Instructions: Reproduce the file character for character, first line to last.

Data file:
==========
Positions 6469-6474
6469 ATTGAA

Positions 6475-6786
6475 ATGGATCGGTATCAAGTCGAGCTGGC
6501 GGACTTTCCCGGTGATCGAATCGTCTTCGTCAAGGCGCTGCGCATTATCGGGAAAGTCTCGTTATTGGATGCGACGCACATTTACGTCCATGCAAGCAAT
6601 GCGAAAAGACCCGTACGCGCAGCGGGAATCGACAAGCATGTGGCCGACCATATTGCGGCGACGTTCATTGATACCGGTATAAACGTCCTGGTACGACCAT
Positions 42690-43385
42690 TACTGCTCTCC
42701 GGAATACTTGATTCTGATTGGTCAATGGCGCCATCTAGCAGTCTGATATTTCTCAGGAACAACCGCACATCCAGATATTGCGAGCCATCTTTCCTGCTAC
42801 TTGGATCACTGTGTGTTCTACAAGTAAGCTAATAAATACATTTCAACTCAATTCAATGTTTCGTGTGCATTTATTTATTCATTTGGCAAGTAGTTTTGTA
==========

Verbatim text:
Positions 6469-6474
6469 ATTGAA

Positions 6475-6786
6475 ATGGATCGGTATCAAGTCGAGCTGGC
6501 GGACTTTCCCGGTGATCGAATCGTCTTCGTCAAGGCGCTGCGCATTATCGGGAAAGTCTCGTTATTGGATGCGACGCACATTTACGTCCATGCAAGCAAT
6601 GCGAAAAGACCCGTACGCGCAGCGGGAATCGACAAGCATGTGGCCGACCATATTGCGGCGACGTTCATTGATACCGGTATAAACGTCCTGGTACGACCAT
Positions 42690-43385
42690 TACTGCTCTCC
42701 GGAATACTTGATTCTGATTGGTCAATGGCGCCATCTAGCAGTCTGATATTTCTCAGGAACAACCGCACATCCAGATATTGCGAGCCATCTTTCCTGCTAC
42801 TTGGATCACTGTGTGTTCTACAAGTAAGCTAATAAATACATTTCAACTCAATTCAATGTTTCGTGTGCATTTATTTATTCATTTGGCAAGTAGTTTTGTA